Are these really seats?
As you can see, the previous owner held everything together with good old duct tape. What you can't see is the equally poor condition of the carpeting and interior trim.
|December 31, 1997|
Before attempting to redo your seats, call Victoria British (800-255-0088) and order their "How-To Install Your Triumph TR6 Interior" guide. It's free and it's indispensable. Step by step color photographs covering every aspect of redoing the interior. It's especially important with the seats because there's nothing intuitive about how they go back together. There's all kinds of slits that need to be cut into the foam and flaps that get stuffed into the slits while other flaps wrap around things and get clipped in place. Didn't the British every hear about zippers! The next step is to clean up the frame and paint it.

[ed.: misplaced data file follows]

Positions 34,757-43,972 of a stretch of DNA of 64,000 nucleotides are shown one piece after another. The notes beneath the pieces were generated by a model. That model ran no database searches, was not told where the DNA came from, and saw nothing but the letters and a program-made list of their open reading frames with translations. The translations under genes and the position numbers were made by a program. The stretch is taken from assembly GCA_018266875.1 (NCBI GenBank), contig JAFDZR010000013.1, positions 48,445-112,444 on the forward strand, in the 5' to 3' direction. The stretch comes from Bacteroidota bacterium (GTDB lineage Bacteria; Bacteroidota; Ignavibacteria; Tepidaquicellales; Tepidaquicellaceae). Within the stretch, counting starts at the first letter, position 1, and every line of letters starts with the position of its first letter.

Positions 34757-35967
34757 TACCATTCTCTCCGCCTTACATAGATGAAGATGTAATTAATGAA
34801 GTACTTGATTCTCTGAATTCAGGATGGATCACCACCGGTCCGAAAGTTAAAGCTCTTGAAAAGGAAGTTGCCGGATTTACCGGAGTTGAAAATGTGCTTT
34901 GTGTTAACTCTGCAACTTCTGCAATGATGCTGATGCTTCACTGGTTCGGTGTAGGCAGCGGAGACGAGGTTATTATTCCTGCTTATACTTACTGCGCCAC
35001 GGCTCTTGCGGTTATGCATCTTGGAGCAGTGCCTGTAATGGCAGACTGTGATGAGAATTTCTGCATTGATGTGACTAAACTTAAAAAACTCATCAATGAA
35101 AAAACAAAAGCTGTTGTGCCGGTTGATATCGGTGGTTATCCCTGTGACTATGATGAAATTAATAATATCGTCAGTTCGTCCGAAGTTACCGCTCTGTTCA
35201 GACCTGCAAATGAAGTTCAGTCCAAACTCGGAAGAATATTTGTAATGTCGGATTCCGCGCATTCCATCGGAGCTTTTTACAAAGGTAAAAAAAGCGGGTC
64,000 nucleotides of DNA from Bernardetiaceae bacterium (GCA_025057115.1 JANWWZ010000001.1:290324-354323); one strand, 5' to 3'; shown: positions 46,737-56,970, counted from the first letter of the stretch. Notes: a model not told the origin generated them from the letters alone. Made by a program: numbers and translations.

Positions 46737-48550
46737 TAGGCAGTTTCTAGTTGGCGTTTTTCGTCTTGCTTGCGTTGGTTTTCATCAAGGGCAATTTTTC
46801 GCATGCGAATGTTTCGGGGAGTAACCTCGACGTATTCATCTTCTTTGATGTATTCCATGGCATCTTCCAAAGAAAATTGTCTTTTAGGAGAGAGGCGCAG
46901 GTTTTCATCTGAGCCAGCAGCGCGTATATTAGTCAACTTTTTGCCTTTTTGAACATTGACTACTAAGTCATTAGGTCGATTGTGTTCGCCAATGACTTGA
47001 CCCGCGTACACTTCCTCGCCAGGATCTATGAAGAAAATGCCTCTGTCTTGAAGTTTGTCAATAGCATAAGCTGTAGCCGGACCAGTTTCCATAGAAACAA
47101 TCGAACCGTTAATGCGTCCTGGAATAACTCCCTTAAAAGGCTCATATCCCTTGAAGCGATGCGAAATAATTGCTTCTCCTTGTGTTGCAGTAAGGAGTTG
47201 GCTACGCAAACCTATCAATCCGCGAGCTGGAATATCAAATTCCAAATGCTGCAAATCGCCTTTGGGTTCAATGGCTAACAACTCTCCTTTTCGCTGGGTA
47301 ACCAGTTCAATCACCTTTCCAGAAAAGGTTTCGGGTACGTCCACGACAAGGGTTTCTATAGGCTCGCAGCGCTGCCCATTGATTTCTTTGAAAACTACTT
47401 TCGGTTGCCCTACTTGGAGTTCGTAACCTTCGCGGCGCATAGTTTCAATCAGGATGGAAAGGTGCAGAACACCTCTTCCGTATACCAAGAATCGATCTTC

|January 18, 1998|
One down and one to go. All in all, it went pretty well and came out just about perfect. As noted before, the Victoria British instruction booklet is invaluable though I had to laugh at how easy they make some of it sound. On the side skirts of the top cover, there's a cardboard insert with a metal bracket that goes over another metal bracket on the seat frame. When properly in place, it stretches the cover down and gives it its shape. The booklet says "by pulling the sides of the cover down, the clips will eventually (key word here) slot into the corresponding bracket in the frame.......". Well, I pulled, I tugged, I swore and there was no way these two brackets would ever mate! I finally laid the seat on its side on the floor, bracing it against a wall while I put my feet on the bottom of the seat frame, grabbed the side skirt and pulled until the veins popped out of my 50 year old head. I wouldn't exactly call it mating (never had that much trouble getting the corresponding pieces to slide into place when really mating!!), but everything eventually came together. Now it's time to do seat #2.